Most deafblind people will still have some hearing or vision.
Deaf-blindness, disability in which an individual has both a hearing impairment and a visual impairment.
Deaf-blind individuals form a highly heterogeneous group, in which hearing and visual impairments are expressed to varying degrees. Hearing and visual impairment An individual is diagnosed with a hearing impairment if he or she has a hearing loss greater than 30 decibels in at least one ear.
There are different types of hearing loss.
A conductive hearing loss consists of damage to or obstruction of the outer or middle ear. A sensorineural hearing loss is caused by damage to the inner ear or the auditory nerve.
A mixed hearing loss is diagnosed when an individual has both a conductive and a sensorineural hearing loss. Cortical deafness is caused by damage to the auditory cortex of the brain. A hearing loss of any kind can range from mild to profound. A conductive hearing loss can often be aided with hearing aids or surgery.
These means of treatment are ineffective, however, for combined conductive and cortical hearing loss, due to nerve damage associated with the latter, which causes distortions of sound.
A visual impairment can be caused by damage to the eye itself, damage to the visual nerve, or damage to the visual cortex in the brain.
Causes of deaf-blindness The causes of deaf-blindness vary greatly among the population of deaf-blind individuals. A genetic syndrome known as Usher syndrome is the most frequent genetic cause of deaf-blindness.
Other causes include illnesses or diseases of the pregnant mother or her child e. A combination of any of the causes mentioned above is also possible.
For example, an individual may be born deaf because of a genetic syndrome and may later lose vision as a result of an accident or illness. Deaf-blindness is also associated with premature birth. The type of hearing and vision loss can vary, depending on the underlying cause of deaf-blindness.
For example, individuals who experience vision and hearing loss secondary to Goldenhar syndrome are most likely to have a conductive hearing loss and damage to the eyes due to anomalies in the structure of the skull.
By contrast, individuals who had meningitis tend to have a sensorineural hearing loss and a vision loss due to damage to the visual nerve.
Communication and community membership Deaf-blindness must also be viewed from a cultural perspective. Depending on the age at which an individual became deaf and blind, he or she may be inclined to associate with and may feel closest to other similarly affected deaf-blind individuals.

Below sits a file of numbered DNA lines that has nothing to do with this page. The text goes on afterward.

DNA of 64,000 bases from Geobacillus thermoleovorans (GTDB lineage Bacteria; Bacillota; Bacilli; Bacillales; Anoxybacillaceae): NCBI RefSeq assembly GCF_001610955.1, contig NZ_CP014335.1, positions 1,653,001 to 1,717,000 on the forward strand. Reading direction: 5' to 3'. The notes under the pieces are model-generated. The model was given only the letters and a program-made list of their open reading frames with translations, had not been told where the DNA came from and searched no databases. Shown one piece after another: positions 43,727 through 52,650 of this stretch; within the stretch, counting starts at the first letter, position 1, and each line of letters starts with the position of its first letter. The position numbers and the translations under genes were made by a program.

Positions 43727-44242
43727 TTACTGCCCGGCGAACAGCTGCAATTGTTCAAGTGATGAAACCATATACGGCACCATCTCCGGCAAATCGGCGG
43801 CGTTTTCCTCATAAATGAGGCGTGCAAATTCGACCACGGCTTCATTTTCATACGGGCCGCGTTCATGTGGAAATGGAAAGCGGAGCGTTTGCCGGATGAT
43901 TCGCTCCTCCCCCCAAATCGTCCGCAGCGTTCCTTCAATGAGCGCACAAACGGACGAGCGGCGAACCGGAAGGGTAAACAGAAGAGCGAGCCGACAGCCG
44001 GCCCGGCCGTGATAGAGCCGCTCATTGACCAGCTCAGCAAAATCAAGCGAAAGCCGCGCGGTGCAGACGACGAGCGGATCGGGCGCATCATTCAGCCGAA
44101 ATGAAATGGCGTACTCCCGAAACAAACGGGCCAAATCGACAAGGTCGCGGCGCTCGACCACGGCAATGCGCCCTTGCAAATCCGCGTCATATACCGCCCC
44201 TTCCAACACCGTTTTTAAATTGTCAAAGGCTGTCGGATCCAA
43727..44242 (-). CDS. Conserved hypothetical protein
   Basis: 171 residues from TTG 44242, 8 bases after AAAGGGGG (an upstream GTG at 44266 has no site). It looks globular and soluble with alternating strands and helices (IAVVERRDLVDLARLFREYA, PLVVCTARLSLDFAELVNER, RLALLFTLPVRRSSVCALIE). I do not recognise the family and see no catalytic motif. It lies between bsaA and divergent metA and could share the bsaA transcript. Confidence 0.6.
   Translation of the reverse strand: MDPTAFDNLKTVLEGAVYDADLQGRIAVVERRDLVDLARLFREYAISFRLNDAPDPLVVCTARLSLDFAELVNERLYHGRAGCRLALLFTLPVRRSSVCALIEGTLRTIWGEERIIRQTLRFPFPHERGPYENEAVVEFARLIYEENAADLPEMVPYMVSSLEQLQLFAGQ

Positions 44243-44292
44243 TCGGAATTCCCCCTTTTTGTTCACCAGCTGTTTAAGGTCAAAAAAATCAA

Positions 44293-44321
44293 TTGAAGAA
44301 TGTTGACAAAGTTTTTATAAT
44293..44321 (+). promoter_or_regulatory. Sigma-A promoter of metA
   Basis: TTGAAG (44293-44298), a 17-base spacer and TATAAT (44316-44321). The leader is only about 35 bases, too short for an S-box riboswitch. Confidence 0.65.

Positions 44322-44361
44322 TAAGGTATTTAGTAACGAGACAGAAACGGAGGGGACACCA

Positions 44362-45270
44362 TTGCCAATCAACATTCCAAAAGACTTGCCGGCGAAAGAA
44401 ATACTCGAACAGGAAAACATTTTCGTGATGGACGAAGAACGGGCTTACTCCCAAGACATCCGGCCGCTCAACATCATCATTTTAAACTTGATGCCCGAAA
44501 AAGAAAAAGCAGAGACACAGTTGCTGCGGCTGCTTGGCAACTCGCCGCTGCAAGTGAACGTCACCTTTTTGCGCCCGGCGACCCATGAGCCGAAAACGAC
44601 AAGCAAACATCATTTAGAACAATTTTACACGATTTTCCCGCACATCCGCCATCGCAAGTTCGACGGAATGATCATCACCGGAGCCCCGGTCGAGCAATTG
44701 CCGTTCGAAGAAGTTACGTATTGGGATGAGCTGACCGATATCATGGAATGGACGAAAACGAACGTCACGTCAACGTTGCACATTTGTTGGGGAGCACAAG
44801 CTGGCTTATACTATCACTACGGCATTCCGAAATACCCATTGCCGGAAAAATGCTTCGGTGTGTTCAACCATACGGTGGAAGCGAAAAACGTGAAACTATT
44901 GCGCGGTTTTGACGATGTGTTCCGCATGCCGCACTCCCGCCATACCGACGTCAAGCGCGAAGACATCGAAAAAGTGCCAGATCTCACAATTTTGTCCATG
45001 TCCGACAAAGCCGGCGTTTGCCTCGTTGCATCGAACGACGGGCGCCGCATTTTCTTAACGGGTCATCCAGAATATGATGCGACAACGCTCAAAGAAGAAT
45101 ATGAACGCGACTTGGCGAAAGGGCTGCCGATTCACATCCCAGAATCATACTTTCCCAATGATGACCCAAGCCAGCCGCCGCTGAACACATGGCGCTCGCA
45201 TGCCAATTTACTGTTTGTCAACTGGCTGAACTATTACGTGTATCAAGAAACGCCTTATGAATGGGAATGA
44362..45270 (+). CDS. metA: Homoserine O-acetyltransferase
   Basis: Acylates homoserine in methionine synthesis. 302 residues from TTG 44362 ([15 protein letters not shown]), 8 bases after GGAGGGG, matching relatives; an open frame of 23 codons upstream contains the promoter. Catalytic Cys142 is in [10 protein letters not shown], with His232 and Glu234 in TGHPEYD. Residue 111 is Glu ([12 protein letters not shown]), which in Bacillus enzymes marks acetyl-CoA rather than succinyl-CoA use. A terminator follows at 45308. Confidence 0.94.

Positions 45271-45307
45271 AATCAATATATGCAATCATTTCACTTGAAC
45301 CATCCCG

This similarity is often based on the preferred method of communication used within the different groups. Individuals in the blind community and the mainstream community are likely to use spoken language as their main means of communication, whereas individuals in the deaf community are likely to communicate by using a signed language.
The deaf-blind community is the community with the most diverse communication methods. Some may use a signed language, whereas others may use a spoken language. Others may use writing, brailleor Tadoma i. Research on the deaf community has yielded a wealth of knowledge about deaf culture as a minority culture.
Deaf individuals tend to view themselves as members of a linguistic minority within society and often do not view themselves as disabled.
Members of the deaf community tend to have a number of characteristics in common: Individuals who were born blind or became blind early and later became deaf are more likely to use spoken language as their main means of communication. Because of their hearing loss, they might later add some signs, finger spelling, Tadoma, or other forms of manual communication e.
These individuals tend to identify with and therefore associate primarily with the blind community, with the mainstream community, or with the disabled community, and they may also associate with the deaf-blind community.Congenital deafblindness is a term used if a person is born with a sight and hearing impairment.
This may be due to infections during pregnancy, premature birth, birth trauma and rare genetic conditions. Define Deaf-blindness.
means concomitant hearing and visual impairments, the combination of which causes such severe communication and other developmental and educational problems that they cannot be accommodated in special education and related services solely for individuals with deafness or individuals with blindness.
"Deaf-blindness" is a category of the Individuals with Disabilities Education Act for students with both hearing & visual disabilities. Visit for more info. Deaf-Blindness. Deaf-blindness under federal law means concomitant hearing and visual impairments, the combination of which causes such severe communication and other developmental and educational needs that they cannot be accommodated in special education programs solely for children with deafness or children with blindness.
Deaf-blindness is a low incidence disability and within this very small group of children there is great variability. Many children who are deaf-blind have some usable vision and/or hearing.
The majority of children who are deaf-blind also have additional physical, medical and/or cognitive problems. National Center on Deaf-Blindness. The National Center on Deaf-Blindness is a national technical assistance center funded by the United States Department of Education working to improve the quality of life for children who are deaf-blind and their families.